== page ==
Fantenberg carried a cap hit of just $650,000 this past season, and Evolving Wild’s model predicts him to clock in at a $1.383 million cap hit over a two-year deal. If that holds true, he would cost more than Prout, but he’s also probably the safer option as an extra defenceman: Fantenberg played a steady if unspectacular game, and could be good backup for any potentially struggling sophomores next season. He offers decent upside and no real angst to him drawing into the lineup.
Fantenberg seems like a good candidate to be the Flames’ seventh defenceman next year – though Stone still has another year at a $3.5 million cap hit, so perhaps that role would belong to him, even if out of sheer convenience. Fantenberg is probably worth exploring bringing back, though there is a chance that, just like with Prout, there simply may not be room for him.
And then, of course, the big one: Mike Smith started 40 games for the Flames this past season. He posted a .898 save percentage, one of the worst in the NHL. He had a couple of phenomenal playoff games, but ultimately, that’s all they were: a couple of games. And then, the real kicker: he’s 37 years old and it’s more likely than not his career will be over sooner rather than later.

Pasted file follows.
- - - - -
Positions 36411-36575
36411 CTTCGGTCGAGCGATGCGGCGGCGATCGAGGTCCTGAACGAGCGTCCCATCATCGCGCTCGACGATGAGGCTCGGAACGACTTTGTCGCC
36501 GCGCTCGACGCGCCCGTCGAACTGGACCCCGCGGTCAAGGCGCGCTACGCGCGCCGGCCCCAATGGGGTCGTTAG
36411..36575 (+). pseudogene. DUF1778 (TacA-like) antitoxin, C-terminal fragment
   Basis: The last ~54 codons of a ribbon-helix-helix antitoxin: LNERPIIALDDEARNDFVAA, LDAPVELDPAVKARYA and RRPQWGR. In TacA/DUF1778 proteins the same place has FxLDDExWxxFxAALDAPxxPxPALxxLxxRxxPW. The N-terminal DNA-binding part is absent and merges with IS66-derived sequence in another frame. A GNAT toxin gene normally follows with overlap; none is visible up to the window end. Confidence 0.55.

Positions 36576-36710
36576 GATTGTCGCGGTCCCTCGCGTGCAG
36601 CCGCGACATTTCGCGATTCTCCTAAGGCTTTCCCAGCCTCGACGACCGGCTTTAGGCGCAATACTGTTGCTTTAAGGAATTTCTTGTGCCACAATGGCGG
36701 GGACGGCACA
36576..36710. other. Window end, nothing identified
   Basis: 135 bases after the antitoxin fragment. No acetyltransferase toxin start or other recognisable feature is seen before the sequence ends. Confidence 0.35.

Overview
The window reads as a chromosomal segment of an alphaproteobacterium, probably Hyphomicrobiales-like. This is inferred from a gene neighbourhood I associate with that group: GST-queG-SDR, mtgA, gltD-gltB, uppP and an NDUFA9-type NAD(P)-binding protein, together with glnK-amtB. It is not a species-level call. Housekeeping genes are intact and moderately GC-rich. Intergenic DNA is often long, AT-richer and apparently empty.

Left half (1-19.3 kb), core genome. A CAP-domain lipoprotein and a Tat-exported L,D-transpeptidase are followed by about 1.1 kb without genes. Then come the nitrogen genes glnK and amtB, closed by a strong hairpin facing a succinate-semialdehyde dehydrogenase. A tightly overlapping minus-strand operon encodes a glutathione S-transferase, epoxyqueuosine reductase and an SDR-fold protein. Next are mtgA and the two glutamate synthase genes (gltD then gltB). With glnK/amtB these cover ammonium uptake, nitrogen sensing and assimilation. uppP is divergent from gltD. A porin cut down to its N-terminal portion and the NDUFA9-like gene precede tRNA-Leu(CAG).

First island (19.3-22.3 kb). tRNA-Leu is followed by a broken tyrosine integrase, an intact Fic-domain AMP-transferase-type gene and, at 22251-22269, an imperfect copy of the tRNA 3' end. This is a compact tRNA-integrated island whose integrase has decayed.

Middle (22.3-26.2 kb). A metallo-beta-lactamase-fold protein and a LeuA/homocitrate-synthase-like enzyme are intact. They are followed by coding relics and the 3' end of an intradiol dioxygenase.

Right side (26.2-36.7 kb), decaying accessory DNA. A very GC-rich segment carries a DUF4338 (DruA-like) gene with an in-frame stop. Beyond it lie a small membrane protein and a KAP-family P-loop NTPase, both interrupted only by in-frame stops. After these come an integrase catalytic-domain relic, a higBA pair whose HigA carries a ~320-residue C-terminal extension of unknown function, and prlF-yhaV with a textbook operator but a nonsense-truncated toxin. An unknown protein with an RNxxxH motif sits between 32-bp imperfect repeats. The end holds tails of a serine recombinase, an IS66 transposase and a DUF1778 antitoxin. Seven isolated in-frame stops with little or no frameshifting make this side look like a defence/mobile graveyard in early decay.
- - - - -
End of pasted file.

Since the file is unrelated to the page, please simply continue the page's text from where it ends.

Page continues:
The playoff games were good ones, but the Flames still have yet to find a long-term solution to their goaltending woes. This past season could have been a blip on Smith’s radar – in 2017-18 he did post a .916 save percentage – but considering just how poorly things went combined with his age, the smart money says Smith doesn’t make too much sense as a goalie playing half of the season for the Flames going forward.
That doesn’t mean he can’t still play goalie at the NHL level: it means the Flames have a choice to make. Do they want to spin their wheels for another year, hoping the David Rittich we saw in the first half of the season – before he was injured – is their starter of the future, or do they want to be more proactive? There could very well be a space for Smith on the team in 2019-20, but he doesn’t present a meaningful upgrade at this time, so it would have to be on a cheap cap hit while praying Rittich is the real deal.
Or the Flames could look for new solutions to solve the one position that’s seemed to elude them. That one is probably the way to go. It’s only if they can’t find any other goalies with present and future upside that they should look at bringing Smith back and hoping he can replicate his playoff performance over the course of the regular season. Not being able to make something new work is one thing, but at the very minimum, they should be looking.
Who should stay, who should go?
I would say Fantenberg should be the free agent the Flames look at retaining the most, but with a couple of caveats attached, namely just how many of their defencemen already under contract will be sticking around (Stone and his cap hit especially).
Hathaway follows Fantenberg: as long as he’s kept at a manageable cap hit and there’s no expectation of another 11-goal season, he’s perfectly fine as a depth option and penalty killer.
Smith would follow Hathaway, but again with a caveat: the Flames should be exploring other, more long-term goaltending solutions.
And finally, Prout: with Andersson and Valimaki almost certainly full-time NHLers to start next season, the defence is crowded. Does he fit in on the Flames in an NHL capacity at all anymore? Probably not, though the farm team could be a possibility.